2 Howrey Partners Say They Waited As Long As They Could Before Heading for the Exits

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Updated: Roger Klein had spent 35 years at Howrey. But about a month ago he decided to take his future into his own hands and began looking for a new job, he tells the Washingtonian’s Capital Comment Blog, when “it became clear to me that Howrey was not going to be able to continue to operate as a separate, stand-alone entity.”

Klein is a corporate lawyer with a book of business who served as the firm’s general counsel, the managing partner of Howrey’s headquarters office in Washington, D.C., and chair of the corporate and transactional practice group. He says he received three good offers and decided to move to Sheppard Mullin Richter & Hampton, the Washington Business Journal recounts.

Now he is waiting to see whether he will get any of his capital contribution to Howrey back. Under the partnership contract, the firm has six months to repay and, as is clear from the steady stream of departing partners, it is anyone’s guess as to what may be happening at Howrey by then.

This week alone, more than 15 partner departures have hit the news. The latest is an Am Law Daily report that Dewey & LeBoeuf has brought in antitrust litigator Roxann Henry to help grow its practice in Washington, D.C.

Earlier developments, as detailed in prior posts, began with news that the exit of two lawyers had left the firm’s London office with only one partner. Next, Klein’s exit was announced, along with the departure of approximately a half dozen other partners. And then came word that a 15-lawyer group was joining Pillsbury Winthrop Shaw Pittman, as well as news that three other partners were moving to new jobs, too.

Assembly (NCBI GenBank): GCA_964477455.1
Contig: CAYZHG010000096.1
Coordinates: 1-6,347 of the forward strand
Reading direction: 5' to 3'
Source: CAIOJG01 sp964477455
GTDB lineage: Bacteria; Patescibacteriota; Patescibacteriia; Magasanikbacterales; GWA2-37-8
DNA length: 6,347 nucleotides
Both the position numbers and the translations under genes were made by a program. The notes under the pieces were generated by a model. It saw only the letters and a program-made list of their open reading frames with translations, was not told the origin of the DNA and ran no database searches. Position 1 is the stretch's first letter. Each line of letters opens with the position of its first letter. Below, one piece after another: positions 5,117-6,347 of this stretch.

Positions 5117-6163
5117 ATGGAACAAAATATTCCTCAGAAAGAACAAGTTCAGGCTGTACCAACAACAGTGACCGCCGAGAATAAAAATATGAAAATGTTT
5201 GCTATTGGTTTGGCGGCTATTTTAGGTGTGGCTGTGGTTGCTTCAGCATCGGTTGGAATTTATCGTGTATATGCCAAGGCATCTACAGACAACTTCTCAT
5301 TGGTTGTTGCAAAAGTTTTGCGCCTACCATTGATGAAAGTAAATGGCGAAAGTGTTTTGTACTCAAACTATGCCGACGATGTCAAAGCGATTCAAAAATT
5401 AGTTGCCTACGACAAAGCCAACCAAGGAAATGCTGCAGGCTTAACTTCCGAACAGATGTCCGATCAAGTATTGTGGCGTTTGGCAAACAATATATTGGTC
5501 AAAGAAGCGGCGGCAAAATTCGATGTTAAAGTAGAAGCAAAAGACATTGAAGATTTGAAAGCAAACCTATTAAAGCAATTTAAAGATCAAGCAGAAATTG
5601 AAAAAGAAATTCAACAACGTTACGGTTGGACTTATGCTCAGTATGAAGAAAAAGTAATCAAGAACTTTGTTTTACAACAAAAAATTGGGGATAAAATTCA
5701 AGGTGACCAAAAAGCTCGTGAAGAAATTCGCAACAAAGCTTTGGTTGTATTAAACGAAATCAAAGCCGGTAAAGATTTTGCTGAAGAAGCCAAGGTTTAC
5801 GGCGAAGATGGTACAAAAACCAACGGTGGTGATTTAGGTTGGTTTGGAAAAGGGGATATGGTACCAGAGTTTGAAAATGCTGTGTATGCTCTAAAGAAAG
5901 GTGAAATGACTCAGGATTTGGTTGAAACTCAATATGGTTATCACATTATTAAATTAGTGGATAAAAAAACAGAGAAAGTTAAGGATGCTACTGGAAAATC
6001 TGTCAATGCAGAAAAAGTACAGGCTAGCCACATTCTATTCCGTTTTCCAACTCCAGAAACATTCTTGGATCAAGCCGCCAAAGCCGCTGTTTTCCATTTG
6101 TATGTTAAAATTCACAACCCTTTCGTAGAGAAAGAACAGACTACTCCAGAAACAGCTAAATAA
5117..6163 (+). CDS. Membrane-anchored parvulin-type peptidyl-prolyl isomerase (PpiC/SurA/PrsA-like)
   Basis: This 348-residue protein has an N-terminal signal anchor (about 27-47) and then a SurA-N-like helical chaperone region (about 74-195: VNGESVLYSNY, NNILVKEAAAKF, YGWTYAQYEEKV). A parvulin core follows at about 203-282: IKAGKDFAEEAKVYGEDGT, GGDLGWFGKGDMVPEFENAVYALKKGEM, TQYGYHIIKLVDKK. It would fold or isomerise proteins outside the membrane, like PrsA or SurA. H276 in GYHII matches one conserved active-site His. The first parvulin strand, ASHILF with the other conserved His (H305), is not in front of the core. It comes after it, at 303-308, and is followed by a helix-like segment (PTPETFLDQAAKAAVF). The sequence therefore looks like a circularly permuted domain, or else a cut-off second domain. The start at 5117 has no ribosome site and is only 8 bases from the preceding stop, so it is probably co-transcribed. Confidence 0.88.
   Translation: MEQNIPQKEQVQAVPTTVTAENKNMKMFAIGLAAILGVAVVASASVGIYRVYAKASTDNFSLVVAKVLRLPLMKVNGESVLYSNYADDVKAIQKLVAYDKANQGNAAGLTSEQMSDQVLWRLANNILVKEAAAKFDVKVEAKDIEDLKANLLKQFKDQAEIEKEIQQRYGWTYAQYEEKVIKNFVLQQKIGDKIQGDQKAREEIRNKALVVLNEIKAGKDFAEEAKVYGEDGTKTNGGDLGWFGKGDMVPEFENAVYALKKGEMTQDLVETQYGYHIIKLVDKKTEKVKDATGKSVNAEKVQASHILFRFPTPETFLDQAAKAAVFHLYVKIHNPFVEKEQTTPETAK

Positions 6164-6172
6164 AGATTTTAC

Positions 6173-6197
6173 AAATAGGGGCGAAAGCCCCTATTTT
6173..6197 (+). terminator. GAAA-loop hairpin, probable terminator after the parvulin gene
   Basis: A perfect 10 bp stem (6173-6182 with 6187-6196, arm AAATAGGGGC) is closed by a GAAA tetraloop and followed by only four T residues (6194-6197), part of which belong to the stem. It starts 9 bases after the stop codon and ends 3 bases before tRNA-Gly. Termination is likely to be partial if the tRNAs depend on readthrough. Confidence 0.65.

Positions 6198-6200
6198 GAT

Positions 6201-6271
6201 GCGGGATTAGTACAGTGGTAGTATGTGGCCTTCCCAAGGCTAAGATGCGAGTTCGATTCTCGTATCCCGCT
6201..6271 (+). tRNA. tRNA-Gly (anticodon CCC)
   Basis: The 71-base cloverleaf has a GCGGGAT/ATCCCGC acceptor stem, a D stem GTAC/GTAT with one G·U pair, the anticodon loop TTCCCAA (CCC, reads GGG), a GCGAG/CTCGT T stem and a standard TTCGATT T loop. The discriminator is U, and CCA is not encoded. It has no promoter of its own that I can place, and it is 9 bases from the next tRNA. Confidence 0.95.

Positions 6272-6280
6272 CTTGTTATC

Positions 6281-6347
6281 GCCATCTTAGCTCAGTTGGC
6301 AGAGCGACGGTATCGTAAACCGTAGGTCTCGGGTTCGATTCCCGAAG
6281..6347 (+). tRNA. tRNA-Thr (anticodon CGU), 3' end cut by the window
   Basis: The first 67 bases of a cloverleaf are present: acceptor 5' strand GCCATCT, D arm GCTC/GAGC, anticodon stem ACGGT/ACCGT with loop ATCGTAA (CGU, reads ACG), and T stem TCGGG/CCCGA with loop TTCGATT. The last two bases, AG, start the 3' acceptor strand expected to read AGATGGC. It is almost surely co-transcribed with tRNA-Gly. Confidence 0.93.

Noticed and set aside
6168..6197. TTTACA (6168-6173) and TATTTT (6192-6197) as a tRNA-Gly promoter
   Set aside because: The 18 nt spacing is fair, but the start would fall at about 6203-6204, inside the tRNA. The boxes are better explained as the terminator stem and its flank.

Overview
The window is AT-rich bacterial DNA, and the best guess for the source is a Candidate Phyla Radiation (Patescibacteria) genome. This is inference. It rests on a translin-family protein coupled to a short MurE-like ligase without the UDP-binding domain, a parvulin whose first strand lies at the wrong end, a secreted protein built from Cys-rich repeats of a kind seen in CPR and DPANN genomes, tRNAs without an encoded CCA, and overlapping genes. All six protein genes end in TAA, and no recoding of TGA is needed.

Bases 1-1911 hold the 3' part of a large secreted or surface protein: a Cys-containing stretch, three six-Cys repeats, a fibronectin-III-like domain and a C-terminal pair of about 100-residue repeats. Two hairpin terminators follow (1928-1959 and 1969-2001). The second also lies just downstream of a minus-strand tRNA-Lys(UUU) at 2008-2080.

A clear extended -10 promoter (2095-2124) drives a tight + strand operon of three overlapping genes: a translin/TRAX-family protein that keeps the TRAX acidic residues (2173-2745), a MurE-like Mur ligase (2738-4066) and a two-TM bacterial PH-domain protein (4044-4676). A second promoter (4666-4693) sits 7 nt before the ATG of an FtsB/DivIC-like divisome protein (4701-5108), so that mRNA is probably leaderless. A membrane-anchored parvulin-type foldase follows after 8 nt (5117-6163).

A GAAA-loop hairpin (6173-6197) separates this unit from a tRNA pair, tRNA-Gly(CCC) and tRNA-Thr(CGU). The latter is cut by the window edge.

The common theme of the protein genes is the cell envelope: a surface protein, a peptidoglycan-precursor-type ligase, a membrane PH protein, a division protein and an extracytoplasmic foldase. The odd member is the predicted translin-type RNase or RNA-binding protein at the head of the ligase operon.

Earlier, vice chairman Sean F.X. Boland apparently struck a nerve when the told the Washington Post that “some people, including some fairly high-level people, sort of bailed on us when they didn’t get exactly what they wanted. You have to ask your partners to be patient until it pays off, and not everyone is patient enough.”

Antitrust partner C. Scott Hataway, who is exiting for Paul Hastings Janofsky & Walker, told the Washingtonian that he had waited long enough, another Capital Comment blog post reports.

“Certainly, I recognized the firm’s troubles several months ago and could have left at that time,” says Hataway. “But I decided to wait to let the process play out and do the best I could to take care of my partners at Howrey.”

Additional coverage: “Howrey VC Recounts Problems: Quick Growth, Lower Profits and Partners Who ‘Bailed on Us’” “‘Delicate Dance’ for Winston: How to Hire Many Howrey Partners, Without Being Sued?”

Am Law Daily: “Who Will Milk Fees from Howrey’s Mammoth Antitrust Case?”

Last updated on March 4, with information about Roxann Henry move.

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